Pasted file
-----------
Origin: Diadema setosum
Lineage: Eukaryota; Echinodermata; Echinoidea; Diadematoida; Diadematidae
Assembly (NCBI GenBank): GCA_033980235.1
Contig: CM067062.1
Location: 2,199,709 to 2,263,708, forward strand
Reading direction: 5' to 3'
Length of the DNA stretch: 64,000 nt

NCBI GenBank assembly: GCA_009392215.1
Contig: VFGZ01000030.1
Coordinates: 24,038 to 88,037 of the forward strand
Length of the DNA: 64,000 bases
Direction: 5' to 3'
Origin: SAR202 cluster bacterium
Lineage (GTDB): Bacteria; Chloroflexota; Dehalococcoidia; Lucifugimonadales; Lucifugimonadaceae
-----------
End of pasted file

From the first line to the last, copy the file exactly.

Origin: Diadema setosum
Lineage: Eukaryota; Echinodermata; Echinoidea; Diadematoida; Diadematidae
Assembly (NCBI GenBank): GCA_033980235.1
Contig: CM067062.1
Location: 2,199,709 to 2,263,708, forward strand
Reading direction: 5' to 3'
Length of the DNA stretch: 64,000 nt

NCBI GenBank assembly: GCA_009392215.1
Contig: VFGZ01000030.1
Coordinates: 24,038 to 88,037 of the forward strand
Length of the DNA: 64,000 bases
Direction: 5' to 3'
Origin: SAR202 cluster bacterium
Lineage (GTDB): Bacteria; Chloroflexota; Dehalococcoidia; Lucifugimonadales; Lucifugimonadaceae